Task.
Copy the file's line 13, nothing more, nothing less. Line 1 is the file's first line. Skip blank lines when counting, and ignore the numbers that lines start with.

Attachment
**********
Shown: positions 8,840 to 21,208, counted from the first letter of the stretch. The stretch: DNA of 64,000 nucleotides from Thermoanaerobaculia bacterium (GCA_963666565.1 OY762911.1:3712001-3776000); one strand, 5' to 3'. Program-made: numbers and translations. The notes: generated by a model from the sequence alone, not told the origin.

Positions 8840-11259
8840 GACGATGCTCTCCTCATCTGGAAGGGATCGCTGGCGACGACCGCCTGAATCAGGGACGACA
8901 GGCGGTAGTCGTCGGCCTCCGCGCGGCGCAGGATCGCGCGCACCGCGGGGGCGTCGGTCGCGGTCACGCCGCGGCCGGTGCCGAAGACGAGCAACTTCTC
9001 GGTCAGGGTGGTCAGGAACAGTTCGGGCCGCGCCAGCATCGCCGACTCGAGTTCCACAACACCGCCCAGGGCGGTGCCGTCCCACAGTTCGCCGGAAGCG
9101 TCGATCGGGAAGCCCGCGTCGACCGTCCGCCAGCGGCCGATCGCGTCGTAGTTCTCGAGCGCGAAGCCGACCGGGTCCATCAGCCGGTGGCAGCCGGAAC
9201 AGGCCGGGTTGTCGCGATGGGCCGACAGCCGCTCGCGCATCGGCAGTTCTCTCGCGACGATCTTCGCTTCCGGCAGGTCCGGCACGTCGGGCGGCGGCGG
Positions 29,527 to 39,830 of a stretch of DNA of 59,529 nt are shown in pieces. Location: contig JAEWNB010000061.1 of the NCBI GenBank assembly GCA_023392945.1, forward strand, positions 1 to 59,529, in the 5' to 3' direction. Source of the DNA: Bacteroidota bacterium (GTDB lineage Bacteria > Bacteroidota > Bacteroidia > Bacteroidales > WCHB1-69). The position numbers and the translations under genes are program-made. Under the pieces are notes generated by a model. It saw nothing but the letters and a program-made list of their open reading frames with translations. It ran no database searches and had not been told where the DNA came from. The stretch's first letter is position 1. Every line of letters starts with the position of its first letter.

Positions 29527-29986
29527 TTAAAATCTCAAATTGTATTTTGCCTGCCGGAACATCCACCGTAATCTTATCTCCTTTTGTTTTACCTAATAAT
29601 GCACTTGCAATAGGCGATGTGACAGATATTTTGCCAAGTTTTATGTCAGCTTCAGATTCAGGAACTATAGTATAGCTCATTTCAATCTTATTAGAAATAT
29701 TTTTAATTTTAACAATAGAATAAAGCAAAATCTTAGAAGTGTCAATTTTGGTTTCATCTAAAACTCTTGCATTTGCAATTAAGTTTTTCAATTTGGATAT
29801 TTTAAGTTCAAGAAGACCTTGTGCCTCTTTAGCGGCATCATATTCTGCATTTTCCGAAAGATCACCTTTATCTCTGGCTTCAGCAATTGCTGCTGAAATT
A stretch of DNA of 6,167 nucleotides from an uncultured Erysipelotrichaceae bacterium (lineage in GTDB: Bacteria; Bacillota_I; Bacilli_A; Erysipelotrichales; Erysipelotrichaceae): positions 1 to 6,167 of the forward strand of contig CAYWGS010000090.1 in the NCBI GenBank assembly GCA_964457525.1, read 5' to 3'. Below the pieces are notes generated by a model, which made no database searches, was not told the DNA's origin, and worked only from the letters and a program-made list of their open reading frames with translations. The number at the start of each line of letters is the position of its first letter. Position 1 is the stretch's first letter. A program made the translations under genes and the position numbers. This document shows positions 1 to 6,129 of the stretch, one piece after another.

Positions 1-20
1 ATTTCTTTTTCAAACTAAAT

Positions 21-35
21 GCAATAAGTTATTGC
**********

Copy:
29801 TTTAAGTTCAAGAAGACCTTGTGCCTCTTTAGCGGCATCATATTCTGCATTTTCCGAAAGATCACCTTTATCTCTGGCTTCAGCAATTGCTGCTGAAATT